New Delhi: The COVID-19 pandemic caught the world by surprise, and healthcare systems across the world found themselves underprepared to effectively tackle such a challenge while simultaneously managing regular healthcare activities. Two years after the onset of the COVID-induced lockdown, India’s healthcare system is swiftly recovering with a progressive vision to advance the healthcare industry, train healthcare workers for future pandemics or adversities, and ensure quality and affordable medical care for all, informed healthcare experts at the second edition of the Economic Times Healthcare Leaders Summit 2022 organised by ETHealthworld.
Experts spoke at inaugural session on ‘Building back better: Reset to sustainable and resilient recovery post-pandemic’, which was moderated by Vikas Dandekar, Editor, ET Prime (Health and Pharma). The panellists for the discussion were Prof Dr Rajesh Gokhale, Secretary, Department of Biotechnology, Ministry of Science and Technology, Government of India, Dr Harsh Mahajan, Founder, Mahajan Imaging, Prof K Srinath Reddy, President, PHFI and Upasana Arora, CEO & Director, Yashoda Super Speciality Hospitals.
Dandekar kickstarted the discussion by posing a question to Dr Reddy about his observations on the way the healthcare sector was managed in the last two years. Dr Reddy replied, “Though we knew that there was the danger of zoonotic pandemics, the systems were not fully prepared either to prevent or to quickly detect and control. India’s experience has not been unique in the sense that the health system felt challenged. Virtually every health system in the world felt challenged.”
Pointing out that the healthcare sector has been proactive in its approach, Dr Reddy said, “However it is a response recognition of the fault lines in the health system as well as the supportive social systems that has helped us to adopt several corrective measures, and we have seen that happening in terms of very strong emphasis on strengthening health infrastructure, strengthening digital health, and increasing investment in better surveillance systems.”
The panellists mutually agreed on the importance of affordable healthcare, the lack of which results in the decline of quality of service, and the increased burden to bridge this gap results in dislocating funds necessary for technological advancements, which further dampens quality and affordable care.
Speaking about the issue of overcharging by hospitals during the COVID-induced lockdown, Arora urged for the availability of quality yet affordable healthcare services, in a way that hospitals can also retain profits. “To maintain their quality, hospitals need to invest money. But hospitals should not run on a business model because a hospital is a place where we are dealing with human lives. There has to be a balance between affordability, quality care, and at the same time some profitability also,” said Arora.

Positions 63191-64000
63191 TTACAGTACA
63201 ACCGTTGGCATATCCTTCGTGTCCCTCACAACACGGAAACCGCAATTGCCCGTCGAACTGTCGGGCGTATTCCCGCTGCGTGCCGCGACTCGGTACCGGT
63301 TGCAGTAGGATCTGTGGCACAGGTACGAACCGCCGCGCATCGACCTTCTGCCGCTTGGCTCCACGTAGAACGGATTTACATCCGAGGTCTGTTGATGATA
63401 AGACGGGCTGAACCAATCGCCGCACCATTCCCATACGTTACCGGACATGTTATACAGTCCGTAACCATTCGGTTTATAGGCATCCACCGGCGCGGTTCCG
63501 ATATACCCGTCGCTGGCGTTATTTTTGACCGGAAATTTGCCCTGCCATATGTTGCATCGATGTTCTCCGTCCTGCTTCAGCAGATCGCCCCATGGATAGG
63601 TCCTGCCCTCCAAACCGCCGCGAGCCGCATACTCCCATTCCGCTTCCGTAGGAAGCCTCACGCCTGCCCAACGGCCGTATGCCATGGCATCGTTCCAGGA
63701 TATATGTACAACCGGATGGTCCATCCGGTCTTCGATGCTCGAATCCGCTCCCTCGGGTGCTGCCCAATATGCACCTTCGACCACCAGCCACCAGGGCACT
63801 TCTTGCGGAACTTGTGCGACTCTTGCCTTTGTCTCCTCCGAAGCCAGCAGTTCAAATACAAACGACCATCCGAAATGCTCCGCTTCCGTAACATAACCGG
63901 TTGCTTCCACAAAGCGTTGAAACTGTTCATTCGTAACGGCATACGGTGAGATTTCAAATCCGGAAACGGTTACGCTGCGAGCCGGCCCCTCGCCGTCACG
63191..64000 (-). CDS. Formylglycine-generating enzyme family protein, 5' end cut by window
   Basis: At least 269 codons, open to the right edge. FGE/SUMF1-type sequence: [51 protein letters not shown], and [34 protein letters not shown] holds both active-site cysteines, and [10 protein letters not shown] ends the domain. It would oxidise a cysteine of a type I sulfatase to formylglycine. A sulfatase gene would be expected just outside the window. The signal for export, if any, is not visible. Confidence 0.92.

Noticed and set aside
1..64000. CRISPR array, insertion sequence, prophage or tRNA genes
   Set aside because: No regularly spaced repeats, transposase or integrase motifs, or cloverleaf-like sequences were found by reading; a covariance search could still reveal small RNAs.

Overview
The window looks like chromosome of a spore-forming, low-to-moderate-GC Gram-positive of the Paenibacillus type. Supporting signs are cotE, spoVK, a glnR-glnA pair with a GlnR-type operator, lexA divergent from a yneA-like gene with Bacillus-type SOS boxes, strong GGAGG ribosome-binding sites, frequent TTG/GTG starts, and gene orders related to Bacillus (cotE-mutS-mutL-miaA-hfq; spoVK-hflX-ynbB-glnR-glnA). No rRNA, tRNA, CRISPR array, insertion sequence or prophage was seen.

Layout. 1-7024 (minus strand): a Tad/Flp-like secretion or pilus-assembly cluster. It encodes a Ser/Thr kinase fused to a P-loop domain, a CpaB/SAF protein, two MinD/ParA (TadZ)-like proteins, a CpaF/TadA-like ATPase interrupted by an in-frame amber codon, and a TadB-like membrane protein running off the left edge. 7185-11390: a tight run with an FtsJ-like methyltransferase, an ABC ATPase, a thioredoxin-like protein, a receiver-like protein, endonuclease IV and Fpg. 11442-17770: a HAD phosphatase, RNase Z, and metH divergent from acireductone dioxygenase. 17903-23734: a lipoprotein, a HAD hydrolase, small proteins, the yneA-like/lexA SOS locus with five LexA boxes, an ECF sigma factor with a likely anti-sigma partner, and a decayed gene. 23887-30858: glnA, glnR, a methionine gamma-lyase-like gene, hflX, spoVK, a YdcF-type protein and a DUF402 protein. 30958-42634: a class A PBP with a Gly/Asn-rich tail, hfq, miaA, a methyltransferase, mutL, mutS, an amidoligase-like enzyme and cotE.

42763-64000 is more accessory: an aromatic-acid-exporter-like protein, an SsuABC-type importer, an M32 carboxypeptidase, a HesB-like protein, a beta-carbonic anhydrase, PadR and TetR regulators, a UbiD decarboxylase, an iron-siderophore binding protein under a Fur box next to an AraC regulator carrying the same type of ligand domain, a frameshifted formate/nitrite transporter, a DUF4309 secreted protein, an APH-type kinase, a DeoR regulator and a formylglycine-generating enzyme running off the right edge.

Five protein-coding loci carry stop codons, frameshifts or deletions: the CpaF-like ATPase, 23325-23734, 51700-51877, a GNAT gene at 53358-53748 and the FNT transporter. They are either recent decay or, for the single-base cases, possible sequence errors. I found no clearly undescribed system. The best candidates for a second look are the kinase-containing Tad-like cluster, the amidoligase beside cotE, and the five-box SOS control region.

Dr Mahajan then lauded India’s healthcare system for its attempt at lowering the cost of quality healthcare services, and said, “Today, India still provides quality healthcare at the cheapest price in the world and I don’t compare it to the West. We are 20-25 per cent cheaper than Bangladesh, Nepal, Sri Lanka and Pakistan.”
Commenting on the impact of the pandemic on advancements in healthcare, Dr Mahajan said, “Digitisation, telehealth, telemedicine, home health, these are all the sectors which the pandemic has helped us leapfrog in, and cut down the time (required for advancements) by five to seven years.”
He further highlighted the importance of emphasis on advancing the diagnostics sector to reduce medical costs, since effective diagnosis can potentially cut down unnecessary or experimental treatments through targeted diagnostics. “What the pandemic has done is bring focus on preventive and predictive medicine and treatment. So wellness as a concept is gaining weight,” concluded Dr Mahajan.
During the discussion, Dandekar focused on the role of biotechnology and urged Prof Dr Gokhale to comment on the major changes that the Indian healthcare system needs to adopt.
Prof Dr Gokhale shed light on the subjective nature of health and fitness, and the importance of the healthcare sector to understand the same, to be better equipped at providing customised and targeted treatment. “Health is a very amorphous technology. For an athlete, if he is not able to run five kilometres, he may not be defined as a healthy person. For a person who has a predisposition to Huntington’s disease, but is healthy today, can we define him as a healthy person? So the government has to look at health from many perspectives. For the government, healthcare is a pandora’s box with a focus on many contextual things, which only technology can help tackle. That’s the role of the Department of Biotechnology, to be able to capitalise and make sure that India becomes a major player in the foundational technologies of the 21st century.”
The panel discussion concluded with the closing statements of all panellists. Dr Gokhale suggested that India’s healthcare system needs to shift gears from a reactive to a proactive mode. Dr Mahajan advised the growing need for adopting digitisation and developing digital systems that are specially designed to cater to the Indian masses. Arora urged the importance of taking care of oneself and routine preventive health checkups. Dr Reddy encouraged the continuing innovation in various sectors of healthcare but notified that it must be accessible and affordable for everybody, which is a critical element of Universal Healthcare.